Dr. Bratislav Stankovic strives to foster improved understanding of the issues at the intersection of law, science, politics, and ethics through a variety of means, including traditional publications, as well as providing input to government and international organizations. He has made particular contributions in the areas of international property rights and plant space biology, and in policy issues involving biotechnology. He holds a PhD degree in Biological Sciences from the University of Nebraska‐Lincoln, and a JD degree from the University of Wisconsin‐Madison. Dr. Stankovic is a registered patent attorney. He is admitted to practice law in Illinois and in Wisconsin, is a Professor of Law at the University American College Skopje, teaches Patent Law at Loyola University Chicago, and has practiced at one of the largest IP law firms in the USA, Brinks Hofer Gilson & Lione in Chicago. He is a Science and Technology Advisor to the President of Macedonia Dr. Gjorge Ivanov. He is a recipient of two Fulbright Scholarships for Intellectual Property Law. Dr. Stankovic writes and teaches on patent law, biotechnology law, bioethics, law and medicine, molecular and space biology. He also has over 20 years of experience as a scientist, including 4 years as a Chief Scientist at the NASA‐funded Wisconsin Center for Space Automation and Robotics, University of Wisconsin‐Madison, where he was the principal investigator for several experiments on the Space Shuttle and the International Space Station.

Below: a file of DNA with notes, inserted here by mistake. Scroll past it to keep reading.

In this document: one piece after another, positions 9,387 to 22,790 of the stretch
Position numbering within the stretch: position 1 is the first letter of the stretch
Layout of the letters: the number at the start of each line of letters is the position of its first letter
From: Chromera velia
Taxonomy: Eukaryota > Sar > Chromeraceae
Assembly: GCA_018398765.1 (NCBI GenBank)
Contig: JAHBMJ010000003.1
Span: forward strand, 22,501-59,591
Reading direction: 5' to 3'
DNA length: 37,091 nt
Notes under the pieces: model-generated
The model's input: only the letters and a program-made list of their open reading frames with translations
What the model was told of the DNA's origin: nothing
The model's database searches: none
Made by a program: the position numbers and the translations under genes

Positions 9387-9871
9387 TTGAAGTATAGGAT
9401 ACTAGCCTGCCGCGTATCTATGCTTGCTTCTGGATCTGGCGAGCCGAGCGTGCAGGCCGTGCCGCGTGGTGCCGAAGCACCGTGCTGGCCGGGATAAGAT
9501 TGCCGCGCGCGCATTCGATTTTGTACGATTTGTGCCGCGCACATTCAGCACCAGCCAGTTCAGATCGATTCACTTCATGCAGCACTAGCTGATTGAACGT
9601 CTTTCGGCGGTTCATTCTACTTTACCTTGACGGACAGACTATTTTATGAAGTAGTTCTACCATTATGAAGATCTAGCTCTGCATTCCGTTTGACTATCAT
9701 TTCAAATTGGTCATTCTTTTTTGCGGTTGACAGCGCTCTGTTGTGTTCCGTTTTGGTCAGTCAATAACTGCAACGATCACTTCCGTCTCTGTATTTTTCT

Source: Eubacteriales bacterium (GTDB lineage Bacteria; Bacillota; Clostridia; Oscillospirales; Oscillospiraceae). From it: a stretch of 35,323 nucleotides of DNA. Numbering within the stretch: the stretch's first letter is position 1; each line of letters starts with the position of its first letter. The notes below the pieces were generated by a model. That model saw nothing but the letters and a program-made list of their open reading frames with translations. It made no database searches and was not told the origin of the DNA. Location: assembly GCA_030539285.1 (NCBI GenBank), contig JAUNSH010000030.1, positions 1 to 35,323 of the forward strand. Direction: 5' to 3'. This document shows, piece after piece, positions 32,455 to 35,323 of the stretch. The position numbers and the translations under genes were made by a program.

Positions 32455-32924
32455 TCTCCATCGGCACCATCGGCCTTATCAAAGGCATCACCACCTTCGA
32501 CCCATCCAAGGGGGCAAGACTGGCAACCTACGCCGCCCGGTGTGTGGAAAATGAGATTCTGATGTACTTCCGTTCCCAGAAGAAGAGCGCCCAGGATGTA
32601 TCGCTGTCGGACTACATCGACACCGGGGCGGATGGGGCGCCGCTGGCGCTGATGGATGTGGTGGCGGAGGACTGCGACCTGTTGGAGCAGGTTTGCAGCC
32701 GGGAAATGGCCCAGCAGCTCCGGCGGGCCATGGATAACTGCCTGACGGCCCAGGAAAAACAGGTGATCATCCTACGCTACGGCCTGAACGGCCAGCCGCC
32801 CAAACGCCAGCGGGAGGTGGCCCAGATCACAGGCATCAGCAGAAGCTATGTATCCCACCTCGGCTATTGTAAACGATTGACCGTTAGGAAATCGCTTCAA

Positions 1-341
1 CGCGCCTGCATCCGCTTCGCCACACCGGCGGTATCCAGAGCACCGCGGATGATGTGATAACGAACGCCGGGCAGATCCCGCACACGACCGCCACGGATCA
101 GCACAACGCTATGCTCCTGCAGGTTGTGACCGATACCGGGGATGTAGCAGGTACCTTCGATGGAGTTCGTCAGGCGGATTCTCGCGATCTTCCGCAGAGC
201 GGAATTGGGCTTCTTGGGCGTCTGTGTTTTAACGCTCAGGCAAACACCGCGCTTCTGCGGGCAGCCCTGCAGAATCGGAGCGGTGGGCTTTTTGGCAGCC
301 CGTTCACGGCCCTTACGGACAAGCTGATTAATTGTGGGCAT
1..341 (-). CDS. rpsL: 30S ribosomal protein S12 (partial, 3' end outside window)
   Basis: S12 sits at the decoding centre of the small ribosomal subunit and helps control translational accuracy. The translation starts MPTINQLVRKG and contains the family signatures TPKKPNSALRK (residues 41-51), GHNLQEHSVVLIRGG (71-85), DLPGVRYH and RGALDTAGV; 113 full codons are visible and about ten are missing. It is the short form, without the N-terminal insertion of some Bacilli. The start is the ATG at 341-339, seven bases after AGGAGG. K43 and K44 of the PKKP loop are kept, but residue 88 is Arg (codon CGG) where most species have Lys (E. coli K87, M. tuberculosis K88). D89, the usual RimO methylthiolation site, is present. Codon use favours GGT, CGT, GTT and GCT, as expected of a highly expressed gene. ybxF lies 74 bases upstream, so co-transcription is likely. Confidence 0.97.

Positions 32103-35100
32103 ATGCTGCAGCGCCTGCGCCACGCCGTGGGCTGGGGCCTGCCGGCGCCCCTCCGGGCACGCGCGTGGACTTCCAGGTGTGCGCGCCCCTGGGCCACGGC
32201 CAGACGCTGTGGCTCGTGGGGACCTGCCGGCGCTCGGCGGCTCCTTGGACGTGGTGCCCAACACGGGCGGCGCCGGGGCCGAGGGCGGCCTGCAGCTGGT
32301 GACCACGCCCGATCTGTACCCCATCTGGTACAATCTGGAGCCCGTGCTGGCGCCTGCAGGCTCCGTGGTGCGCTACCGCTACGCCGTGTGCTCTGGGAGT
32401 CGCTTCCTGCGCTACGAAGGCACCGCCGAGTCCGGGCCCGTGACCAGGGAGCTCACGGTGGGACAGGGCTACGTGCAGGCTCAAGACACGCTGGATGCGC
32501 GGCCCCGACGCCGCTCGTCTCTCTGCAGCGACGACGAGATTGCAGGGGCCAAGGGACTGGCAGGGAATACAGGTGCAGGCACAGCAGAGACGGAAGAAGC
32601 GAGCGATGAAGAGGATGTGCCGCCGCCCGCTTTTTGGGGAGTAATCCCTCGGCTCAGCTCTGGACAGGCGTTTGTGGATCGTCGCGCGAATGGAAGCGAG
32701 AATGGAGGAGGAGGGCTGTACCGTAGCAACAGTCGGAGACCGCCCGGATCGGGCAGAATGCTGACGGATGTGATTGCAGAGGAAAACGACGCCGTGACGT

Joseph Jankowski, Ph.D. is Case Western Reserve University Associate Vice President, Technology Management. He leads the commercialization efforts that stem from the $300+ million of annual research activity taking place at the university and its institutional affiliates. He is dedicated to Case Western Reserve University’s translational activities and holds leadership roles on the Coulter-Case Translation and Innovation Partnership, the Ohio BRCP Targeted Nanoparticles Center and the SOM High Throughput Screening Committee. In addition, Dr. Jankowski represents the university on the Outside Interests Committee, the Ohio Technology Transfer Officers’ Council, and the University Hospitals Case Medical Center Research Committee. He also serves on the boards of several Case Western Reserve University spinoff companies. In 2006, Dr. Jankowski joined the university faculty, teaching intellectual property commercialization and entrepreneurship in the schools of business, engineering, law and medicine. He holds a Ph.D. in chemistry from SUNY College of Environmental Sciences, an M.B.A. from Case Western Reserve University’s Weatherhead School of Management, and a B.S. in engineering technologies from the University of Dayton.